UN rights chief warns over rise of ‘racist’ politics in EU

UN High Commissioner for Human Rights Navi Pillay looks on after her address to the 26th session of the Human Rights Council at the United Nations in Geneva Tuesday.

GENEVA — UN human rights chief Navi Pillay expressed alarm on Tuesday at the rise in extremist, racist rhetoric in Europe, warning that anti-immigrant language can spark serious rights abuses.

“I am disturbed by the recent increase across the political spectrum in several states in Western Europe of a discourse rooted in anti-immigrant and racist sentiment and religious intolerance,” Pillay told diplomats as she opened a UN Human Rights Council session in Geneva.

Following the stunning gains by eurosceptic, anti-immigrant and xenophobic parties in last month’s European Parliament elections, she said politicians who have made a range of disturbing statements will figure among EU lawmakers.

“The new European Parliament will include a German party leader who has said: ‘Europe is the continent of white people and it should remain that way’,” Pillay said, referring to Udo Voigt of the extremist National Democratic Party of Germany (NPD).

The UN High Commissioner of Human Rights, making her last statement to the council, also noted that Marine Le Pen, who heads France’s National Front (FN), will sit in the Parliament, despite comments comparing “peaceful Muslim street prayers to the military occupation of her country by the Nazis.”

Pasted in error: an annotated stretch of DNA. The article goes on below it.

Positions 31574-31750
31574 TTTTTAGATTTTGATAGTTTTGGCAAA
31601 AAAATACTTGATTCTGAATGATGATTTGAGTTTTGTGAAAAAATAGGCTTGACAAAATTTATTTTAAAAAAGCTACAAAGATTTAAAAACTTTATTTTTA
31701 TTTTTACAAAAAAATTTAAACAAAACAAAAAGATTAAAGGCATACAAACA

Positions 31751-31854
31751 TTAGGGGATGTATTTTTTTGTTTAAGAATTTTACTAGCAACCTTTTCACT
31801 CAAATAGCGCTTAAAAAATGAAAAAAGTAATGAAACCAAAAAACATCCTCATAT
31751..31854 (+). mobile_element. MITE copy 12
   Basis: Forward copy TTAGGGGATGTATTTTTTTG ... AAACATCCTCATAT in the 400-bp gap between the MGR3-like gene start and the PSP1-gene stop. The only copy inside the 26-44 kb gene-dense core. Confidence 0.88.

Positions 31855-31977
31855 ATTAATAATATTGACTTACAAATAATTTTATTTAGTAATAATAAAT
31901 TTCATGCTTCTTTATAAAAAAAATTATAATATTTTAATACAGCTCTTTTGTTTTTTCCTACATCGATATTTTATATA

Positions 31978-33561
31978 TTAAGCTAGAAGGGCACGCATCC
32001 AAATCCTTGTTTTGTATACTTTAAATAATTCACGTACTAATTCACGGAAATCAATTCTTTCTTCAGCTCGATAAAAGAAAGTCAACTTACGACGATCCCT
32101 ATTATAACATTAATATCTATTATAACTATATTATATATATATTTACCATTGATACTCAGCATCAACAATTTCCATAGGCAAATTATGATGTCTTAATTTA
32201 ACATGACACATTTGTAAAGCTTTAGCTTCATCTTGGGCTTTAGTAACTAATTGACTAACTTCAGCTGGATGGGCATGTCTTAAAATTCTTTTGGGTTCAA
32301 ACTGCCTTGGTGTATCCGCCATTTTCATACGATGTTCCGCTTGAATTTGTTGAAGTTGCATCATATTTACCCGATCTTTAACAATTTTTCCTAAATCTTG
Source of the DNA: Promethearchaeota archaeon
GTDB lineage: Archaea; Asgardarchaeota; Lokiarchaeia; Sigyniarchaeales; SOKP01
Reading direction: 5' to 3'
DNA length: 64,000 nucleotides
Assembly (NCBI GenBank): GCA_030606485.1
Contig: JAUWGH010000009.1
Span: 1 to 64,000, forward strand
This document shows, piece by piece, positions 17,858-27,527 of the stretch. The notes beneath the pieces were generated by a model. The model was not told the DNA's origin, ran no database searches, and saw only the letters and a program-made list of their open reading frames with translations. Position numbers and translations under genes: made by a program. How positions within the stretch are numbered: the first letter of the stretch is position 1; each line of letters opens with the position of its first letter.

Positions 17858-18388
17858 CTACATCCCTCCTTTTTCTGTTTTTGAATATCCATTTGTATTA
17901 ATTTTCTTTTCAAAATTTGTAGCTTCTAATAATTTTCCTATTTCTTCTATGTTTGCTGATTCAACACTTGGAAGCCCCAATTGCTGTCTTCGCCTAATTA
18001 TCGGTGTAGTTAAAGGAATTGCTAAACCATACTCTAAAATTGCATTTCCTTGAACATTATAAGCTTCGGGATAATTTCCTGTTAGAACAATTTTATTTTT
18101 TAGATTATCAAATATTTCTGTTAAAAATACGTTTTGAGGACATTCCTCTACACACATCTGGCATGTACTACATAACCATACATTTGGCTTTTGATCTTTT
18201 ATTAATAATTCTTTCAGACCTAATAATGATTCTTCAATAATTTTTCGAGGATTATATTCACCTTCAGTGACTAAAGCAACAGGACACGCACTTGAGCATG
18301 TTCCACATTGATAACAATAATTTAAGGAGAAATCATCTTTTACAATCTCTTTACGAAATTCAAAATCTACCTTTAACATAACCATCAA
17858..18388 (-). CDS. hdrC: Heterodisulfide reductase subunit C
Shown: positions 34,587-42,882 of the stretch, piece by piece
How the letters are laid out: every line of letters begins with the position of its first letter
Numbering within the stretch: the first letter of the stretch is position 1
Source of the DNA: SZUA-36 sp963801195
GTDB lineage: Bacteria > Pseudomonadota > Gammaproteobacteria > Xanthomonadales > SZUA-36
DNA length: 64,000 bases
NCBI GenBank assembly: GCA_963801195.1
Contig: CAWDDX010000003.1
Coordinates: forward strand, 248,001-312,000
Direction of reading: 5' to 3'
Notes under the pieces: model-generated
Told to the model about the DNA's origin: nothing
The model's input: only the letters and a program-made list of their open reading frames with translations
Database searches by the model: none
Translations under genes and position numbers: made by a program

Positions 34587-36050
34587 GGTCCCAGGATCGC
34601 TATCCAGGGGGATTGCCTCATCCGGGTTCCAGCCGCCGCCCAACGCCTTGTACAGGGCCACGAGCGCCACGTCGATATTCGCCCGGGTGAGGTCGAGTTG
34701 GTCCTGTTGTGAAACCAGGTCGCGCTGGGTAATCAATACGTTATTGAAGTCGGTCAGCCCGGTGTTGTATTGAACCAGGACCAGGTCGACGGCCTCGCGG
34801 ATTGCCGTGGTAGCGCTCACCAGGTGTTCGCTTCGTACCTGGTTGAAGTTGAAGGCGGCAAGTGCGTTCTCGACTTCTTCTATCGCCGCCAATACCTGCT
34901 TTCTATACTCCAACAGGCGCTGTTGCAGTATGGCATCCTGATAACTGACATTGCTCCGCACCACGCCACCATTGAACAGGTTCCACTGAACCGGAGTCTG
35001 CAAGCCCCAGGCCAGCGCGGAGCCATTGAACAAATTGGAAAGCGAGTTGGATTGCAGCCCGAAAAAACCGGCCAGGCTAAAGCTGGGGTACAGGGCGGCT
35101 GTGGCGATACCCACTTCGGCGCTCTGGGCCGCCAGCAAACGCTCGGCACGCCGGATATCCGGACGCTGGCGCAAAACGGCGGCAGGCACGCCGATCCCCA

And one of the new Italian MEPs has been found guilty of “setting fire to the pallets of migrants sleeping under a bridge,” she said. Such comments and actions are in no way harmless, Pillay said.

“There is a road to perpetration of human rights violations. And hate speech — particularly by political leaders — is on that road,” she said. She highlighted the deadly attack last month on the Jewish Museum in Brussels, insisting that such acts of violence “are not unconnected to this climate of extremism.”

“Expressions of racial, religious or xenophobic division that overtly call for, or suggest, targeted actions against minority groups should be anathema in every member state of the United Nations,” she said.

She called on countries to implement human rights education campaigns to “counteract these alarming trends.”

Pillay, who has served six years as the UN’s rights chief, will hand over to Jordan’s ambassador to the UN, Prince Zeid al-Hussein on Sept. 1.





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